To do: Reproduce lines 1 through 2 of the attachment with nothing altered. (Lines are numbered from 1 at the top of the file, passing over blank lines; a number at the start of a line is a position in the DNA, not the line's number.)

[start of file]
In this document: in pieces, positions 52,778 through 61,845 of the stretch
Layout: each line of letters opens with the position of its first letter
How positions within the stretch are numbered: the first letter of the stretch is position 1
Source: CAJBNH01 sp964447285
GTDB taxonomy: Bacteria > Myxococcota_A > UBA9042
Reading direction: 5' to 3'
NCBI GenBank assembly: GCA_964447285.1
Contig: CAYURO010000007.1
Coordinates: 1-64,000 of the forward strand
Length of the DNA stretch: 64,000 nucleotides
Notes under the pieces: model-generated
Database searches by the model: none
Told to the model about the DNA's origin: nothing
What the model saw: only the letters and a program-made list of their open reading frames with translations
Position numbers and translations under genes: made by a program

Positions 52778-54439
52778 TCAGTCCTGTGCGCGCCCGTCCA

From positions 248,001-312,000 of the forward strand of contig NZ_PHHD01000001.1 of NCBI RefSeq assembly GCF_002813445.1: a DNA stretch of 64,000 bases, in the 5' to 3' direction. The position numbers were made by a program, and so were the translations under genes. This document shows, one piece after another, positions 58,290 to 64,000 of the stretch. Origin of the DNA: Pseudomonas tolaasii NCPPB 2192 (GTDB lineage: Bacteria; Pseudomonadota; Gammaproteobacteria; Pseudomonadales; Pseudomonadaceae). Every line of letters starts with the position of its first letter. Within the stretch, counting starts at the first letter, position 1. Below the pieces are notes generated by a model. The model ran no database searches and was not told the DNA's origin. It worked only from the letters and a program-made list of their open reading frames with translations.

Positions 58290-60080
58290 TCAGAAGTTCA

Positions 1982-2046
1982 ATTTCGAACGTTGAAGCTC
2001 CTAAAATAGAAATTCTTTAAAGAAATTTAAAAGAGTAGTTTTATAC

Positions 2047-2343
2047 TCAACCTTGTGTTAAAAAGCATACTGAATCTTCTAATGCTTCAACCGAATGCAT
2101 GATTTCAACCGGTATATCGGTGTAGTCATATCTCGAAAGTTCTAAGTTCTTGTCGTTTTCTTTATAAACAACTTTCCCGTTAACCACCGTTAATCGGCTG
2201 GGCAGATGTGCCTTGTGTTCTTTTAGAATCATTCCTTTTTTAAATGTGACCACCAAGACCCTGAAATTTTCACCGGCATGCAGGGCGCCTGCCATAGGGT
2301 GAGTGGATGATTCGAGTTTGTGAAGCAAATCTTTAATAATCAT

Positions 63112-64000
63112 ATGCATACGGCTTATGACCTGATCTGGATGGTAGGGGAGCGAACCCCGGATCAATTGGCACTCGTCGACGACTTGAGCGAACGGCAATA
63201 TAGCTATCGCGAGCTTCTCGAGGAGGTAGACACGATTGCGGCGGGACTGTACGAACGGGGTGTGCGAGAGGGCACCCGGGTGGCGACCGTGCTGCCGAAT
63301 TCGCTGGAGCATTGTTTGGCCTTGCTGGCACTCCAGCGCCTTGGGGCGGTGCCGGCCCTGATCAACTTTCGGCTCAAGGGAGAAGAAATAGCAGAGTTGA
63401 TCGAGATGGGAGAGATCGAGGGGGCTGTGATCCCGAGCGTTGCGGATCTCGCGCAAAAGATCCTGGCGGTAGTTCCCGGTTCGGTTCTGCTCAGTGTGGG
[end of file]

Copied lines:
In this document: in pieces, positions 52,778 through 61,845 of the stretch
Layout: each line of letters opens with the position of its first letter